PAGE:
Nomenclature
Scientific Name:
Dicksonia L'Hér., Sert. Angl. 30 (1789)
Synonymy:
  • = Balantium Kaulf., Enum. Filic. 228 (1824)
Etymology:
Named in honour of James Dickson (1738-1822), British nurseryman, founder member of the Royal Horticultural Society and Linnean Society of London.
 Description
Terrestrial ferns. Rhizomes long-creeping, or erect and forming a tall woody trunk, bearing multicellular hairs and buttressed by adventitious roots. Rhizome scales absent. Fronds monomorphic, or dimorphic with the fertile pinnae somewhat reduced. Stipes hairy. Laminae 2-pinnate-pinnatisect to 3-pinnate-pinnatifid, coriaceous, bearing multicellular hairs. Sori ovate to round, borne on vein endings on the abaxial surfaces, at or near the margins of the lamina; paraphyses present as multicellular hairs; sori protected by a membranous inner indusium and a reflexed lamina lobe, together forming a bivalvate or cup-like structure. Spores trilete, granulate or with reticulate lobes surrounding depressed areolae.
 Key
1Plants with aerial trunks; hairs on underside of pinna midribs and costae uniformly distributed, never woolly 2
Plants lacking aerial trunks; hairs on underside of pinna midribs and costae in dense woolly patches at costa junctionslanata subsp. lanata
2Trunks black, bearing aerial buds; stipe and rachis red- or purple-brown, rough; tertiary pinnae decurrent at base to form a continuous narrow wing along costae of secondary pinnaesquarrosa
Trunks brown, lacking aerial buds; stipe and rachis pale or yellow-brown, smooth; tertiary pinnae stalked or adnate, not forming a continuous wing along costae of secondary pinnae3
3Trunks up to 600 mm diam., covered in adventitious roots; basal pair of primary pinnae less than 95 mm long; longest fertile tertiary pinnae adnate at base, divided < halfway to midrib; fine, pale brown hairs c. 1 mm long present on underside of pinna midribs and costaefibrosa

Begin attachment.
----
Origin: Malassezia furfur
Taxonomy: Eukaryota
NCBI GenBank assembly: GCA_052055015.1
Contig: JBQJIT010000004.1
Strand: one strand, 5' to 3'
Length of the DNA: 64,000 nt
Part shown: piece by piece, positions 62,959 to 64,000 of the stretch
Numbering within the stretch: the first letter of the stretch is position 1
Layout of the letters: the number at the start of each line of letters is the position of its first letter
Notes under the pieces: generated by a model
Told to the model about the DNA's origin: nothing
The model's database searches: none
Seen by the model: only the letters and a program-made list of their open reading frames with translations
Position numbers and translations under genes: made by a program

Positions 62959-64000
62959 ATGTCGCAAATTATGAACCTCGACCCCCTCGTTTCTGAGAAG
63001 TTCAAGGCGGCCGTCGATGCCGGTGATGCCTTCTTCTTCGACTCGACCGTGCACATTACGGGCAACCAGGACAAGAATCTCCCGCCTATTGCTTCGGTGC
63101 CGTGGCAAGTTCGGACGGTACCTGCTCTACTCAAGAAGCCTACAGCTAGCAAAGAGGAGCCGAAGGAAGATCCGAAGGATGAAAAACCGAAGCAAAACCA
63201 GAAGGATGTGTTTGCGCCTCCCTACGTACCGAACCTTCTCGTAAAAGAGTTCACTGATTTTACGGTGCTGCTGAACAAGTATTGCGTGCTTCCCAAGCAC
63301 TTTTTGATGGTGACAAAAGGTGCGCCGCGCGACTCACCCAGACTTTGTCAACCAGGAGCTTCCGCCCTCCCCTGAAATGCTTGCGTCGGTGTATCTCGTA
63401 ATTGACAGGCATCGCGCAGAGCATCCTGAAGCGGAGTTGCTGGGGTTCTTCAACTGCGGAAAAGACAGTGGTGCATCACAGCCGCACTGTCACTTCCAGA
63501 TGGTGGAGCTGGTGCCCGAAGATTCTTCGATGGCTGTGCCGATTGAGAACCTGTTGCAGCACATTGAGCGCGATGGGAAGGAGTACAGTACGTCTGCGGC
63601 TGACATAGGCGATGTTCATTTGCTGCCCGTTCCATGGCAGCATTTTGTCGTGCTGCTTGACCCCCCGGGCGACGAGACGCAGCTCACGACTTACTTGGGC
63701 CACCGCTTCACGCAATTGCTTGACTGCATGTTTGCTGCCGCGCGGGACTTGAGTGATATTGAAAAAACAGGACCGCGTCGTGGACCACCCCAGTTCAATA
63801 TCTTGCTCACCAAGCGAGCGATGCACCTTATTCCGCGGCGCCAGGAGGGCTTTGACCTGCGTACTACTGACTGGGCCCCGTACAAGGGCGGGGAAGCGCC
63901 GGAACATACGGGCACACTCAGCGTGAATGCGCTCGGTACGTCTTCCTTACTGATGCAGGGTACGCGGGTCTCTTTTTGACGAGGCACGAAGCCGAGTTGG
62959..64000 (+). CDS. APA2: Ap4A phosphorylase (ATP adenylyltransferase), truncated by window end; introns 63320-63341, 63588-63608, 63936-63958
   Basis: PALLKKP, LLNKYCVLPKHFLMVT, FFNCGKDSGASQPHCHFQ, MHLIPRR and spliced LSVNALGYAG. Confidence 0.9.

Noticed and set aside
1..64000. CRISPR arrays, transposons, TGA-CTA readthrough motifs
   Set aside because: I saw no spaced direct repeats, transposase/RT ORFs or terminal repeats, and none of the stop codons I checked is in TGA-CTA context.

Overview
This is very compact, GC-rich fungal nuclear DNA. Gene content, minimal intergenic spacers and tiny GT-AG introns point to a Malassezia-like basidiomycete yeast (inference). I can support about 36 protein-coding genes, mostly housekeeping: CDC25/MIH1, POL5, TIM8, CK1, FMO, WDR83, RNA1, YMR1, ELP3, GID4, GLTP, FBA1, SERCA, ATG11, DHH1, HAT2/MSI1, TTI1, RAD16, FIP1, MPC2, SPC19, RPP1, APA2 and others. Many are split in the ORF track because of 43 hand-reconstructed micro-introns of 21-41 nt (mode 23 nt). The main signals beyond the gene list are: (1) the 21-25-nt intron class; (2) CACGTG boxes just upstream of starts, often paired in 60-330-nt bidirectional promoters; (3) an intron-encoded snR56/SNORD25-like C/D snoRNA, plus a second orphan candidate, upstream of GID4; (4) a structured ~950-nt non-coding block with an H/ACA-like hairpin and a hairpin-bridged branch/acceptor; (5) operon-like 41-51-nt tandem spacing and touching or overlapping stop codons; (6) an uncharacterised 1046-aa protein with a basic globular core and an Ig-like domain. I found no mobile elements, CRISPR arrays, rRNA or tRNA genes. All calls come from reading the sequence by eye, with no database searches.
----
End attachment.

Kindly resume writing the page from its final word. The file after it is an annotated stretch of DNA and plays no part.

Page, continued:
Trunks up to 150 mm diam., covered in stipe bases; basal pair of primary pinnae > 100 mm long; longest fertile tertiary pinnae stalked or sessile, divided > halfway to midrib; fine pale brown hairs c. 1 mm long, and thick rigid red-brown hairs up to 2.5 mm long, both present on underside of pinna midribs and costae lanata subsp.hispida
 Distribution
A genus of 20–25 species distributed in Central and South America, south-east Asia, eastern Australia, New Zealand, and in the Pacific as far east as Samoa; two species in tropical America, two on Juan Fernández Islands, one on St Helena, at least seven in south-east Asia, three in Australia and five in the western Pacific (Large & Braggins 2004b; Noben & Lehnert 2013). Three endemic species in New Zealand.
 Biostatus
Indigenous (Non-endemic)
Number of species in New Zealand within Dicksonia L'Hér.
CategoryNumber
Indigenous (Endemic)3
Total3
 Cytology
The base chromosome number in Dicksonia is n = 65 (Kramer 1990).
 Bibliography
Brownsey, P.J.; Perrie, L.R. 2015: Dicksoniaceae. In: Breitwieser, I; Heenan, P.B.; Wilton, A.D. Flora of New Zealand — Ferns and Lycophytes. Fascicle 11. Manaaki Whenua Press, Lincoln.
Kaulfuss, G.F. 1824: Enumeratio Filicum. Cnobloch, Leipzig.
Kramer, K.U. 1990: Dicksoniaceae. In: Kramer, K.U.; Green, P.S. Pteridophytes and gymnosperms. Vol. 1. In: Kubitzki, K. (ed.) The Families and Genera of Vascular Plants. Springer-Verlag, Berlin.
Kramer, K.U.; Green, P.S. 1990: Pteridophytes and gymnosperms. Kubitzki, K. (ed.) The Families and Genera of Vascular Plants. Vol. 1. Springer-Verlag, Berlin.
L’Héritier de Brutelle, C.-L. 1789: Sertum Anglicum. Didot, Paris.
Large, M.F.; Braggins, J.E. 2004a: Tree ferns. CSIRO Publishing, Melbourne.
Large, M.F.; Braggins, J.E. 2004b: Tree ferns. CSIRO Publishing, Melbourne.
Noben, S.; Lehnert, M. 2013: The genus Dicksonia (Dicksoniaceae) in the western Pacific. Phytotaxa 155: 23–34.